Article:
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City Finds Out Growing Weed Not So Good for Meeting Its Environmental Goals


In a city that wants to keeps its energy use low as part of a sustainability plan, Denver is finding that growing green (a.k.a. marijuana) is making it harder for the city to stay green.

According to the Denver Post, the city has seen a 1.2 percent rise in its energy rate, 45 percent of which it attributes to growing marijuana. In 2013, there were 354 growing facilities that used about 121 million kilowatt-hours of electricity, the newspaper reported.

Louis Zerobnick of Denver, Colorado examines the grow room at the 3-D Denver Discrete Dispensary on January 1, 2014 in Denver, Colorado. (Theo Stroomer/Getty Images)

On a national scale, a few years ago a report found that growing cannabis composed about 1 percent of all energy consumption in the country. The annual greenhouse gas emissions from the electricity used in the industry were equivalent to that of about 3 million cars, a report said. From an individual standpoint, this report equated one marijuana joint with about 10 pounds of CO2 emissions, which it said was like running a   100-watt light bulb for 75 hours.

Lights, air-conditioners and dehumidifiers are all electrical drains used in the process of growing weed.

In Colorado Springs, it's not just larger growers that are a drain on the system, but residential pot growers as well. The Colorado Springs Gazette reported that within the last three years there have been about two dozen transformers that have blown thanks to the latter. And that's a safety issue.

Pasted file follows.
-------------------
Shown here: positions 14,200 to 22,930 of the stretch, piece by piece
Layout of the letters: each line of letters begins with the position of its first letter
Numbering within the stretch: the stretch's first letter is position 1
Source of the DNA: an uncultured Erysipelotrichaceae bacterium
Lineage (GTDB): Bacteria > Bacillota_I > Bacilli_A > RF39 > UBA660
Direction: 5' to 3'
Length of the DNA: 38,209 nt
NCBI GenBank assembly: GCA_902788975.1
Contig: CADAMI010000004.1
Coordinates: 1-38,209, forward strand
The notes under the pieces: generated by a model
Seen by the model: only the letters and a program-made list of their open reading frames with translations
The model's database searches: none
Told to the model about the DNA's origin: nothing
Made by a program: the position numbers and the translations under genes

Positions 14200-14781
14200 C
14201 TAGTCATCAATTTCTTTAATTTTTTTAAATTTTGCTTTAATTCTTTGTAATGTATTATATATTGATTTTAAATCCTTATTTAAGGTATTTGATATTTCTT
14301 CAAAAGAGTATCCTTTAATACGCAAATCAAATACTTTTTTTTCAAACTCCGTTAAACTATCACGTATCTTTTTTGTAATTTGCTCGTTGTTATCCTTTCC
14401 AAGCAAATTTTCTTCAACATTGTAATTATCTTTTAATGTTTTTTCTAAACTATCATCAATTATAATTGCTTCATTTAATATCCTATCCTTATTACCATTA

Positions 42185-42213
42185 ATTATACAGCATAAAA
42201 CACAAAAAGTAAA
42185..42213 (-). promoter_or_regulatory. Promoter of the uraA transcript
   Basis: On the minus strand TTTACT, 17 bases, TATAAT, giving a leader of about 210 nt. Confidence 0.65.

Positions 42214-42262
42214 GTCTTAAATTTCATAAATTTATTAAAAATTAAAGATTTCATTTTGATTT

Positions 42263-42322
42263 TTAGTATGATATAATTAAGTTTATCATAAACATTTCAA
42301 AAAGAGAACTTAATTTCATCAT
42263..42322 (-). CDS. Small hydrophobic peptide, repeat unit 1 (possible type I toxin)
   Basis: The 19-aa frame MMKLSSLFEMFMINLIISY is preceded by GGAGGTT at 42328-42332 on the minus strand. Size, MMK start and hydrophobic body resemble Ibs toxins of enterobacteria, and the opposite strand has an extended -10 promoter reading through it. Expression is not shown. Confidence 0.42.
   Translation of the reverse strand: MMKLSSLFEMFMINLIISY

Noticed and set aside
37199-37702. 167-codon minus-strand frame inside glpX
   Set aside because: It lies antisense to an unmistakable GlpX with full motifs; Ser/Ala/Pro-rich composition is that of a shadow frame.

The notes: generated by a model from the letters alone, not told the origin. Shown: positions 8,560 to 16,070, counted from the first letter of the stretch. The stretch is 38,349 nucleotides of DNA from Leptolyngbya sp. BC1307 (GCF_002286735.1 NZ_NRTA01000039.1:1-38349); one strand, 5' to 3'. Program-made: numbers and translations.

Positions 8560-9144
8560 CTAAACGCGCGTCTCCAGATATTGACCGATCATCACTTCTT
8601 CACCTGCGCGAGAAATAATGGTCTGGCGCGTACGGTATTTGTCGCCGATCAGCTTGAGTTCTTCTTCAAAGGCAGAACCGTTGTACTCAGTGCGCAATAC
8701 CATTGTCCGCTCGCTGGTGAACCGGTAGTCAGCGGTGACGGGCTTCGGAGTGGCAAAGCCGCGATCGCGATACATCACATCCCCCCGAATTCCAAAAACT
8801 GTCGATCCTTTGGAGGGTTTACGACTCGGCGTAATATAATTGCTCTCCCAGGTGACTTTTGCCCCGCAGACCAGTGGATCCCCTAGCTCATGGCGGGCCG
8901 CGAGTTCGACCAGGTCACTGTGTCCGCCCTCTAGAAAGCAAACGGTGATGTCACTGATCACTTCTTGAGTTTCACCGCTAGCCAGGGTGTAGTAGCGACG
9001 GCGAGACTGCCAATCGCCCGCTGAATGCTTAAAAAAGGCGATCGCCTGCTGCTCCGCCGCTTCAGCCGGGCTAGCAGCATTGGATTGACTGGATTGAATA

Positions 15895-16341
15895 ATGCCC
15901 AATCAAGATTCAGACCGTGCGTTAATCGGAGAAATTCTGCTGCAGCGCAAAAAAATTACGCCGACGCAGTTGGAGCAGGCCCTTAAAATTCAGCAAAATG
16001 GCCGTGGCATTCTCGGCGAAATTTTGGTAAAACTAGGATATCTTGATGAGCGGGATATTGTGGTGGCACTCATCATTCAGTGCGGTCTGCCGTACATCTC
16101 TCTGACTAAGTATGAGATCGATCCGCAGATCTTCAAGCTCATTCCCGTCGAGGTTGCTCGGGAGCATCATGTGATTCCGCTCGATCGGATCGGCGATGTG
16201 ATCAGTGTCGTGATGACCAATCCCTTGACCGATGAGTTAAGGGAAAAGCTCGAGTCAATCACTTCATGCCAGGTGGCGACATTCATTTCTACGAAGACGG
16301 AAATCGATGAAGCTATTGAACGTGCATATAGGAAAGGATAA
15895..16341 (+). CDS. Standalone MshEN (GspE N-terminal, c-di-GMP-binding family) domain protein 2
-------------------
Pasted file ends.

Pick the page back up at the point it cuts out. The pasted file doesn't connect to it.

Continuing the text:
"There are so many [home growers] now, even small electricians like me are getting calls," electrician Sam Masias, who spoke at a Colorado Springs Utilities board meeting about the issue, said, according to the Gazette. "My intent is to get a handle on it and make sure families are safe."

Because most of the energy use comes from lighting needed to grow the plants, both newspapers reported that LED bulbs are being researched as a potential energy-saving switch. These bulbs also don't emit heat, which reduces the energy need to keep a facility cool as well.

Xcel Energy even started a rebate program for marijuana growers to make the switch to more efficient bulbs. According to the Gazette, the more efficient lights for this purpose can cost $500 to $800 more than traditional sodium vapor bulbs, but they last five years compared to only six months.

Watch the Denver Post's report about the increase of energy use in the city due to marijuana growers:

(H/T: Gizmodo)

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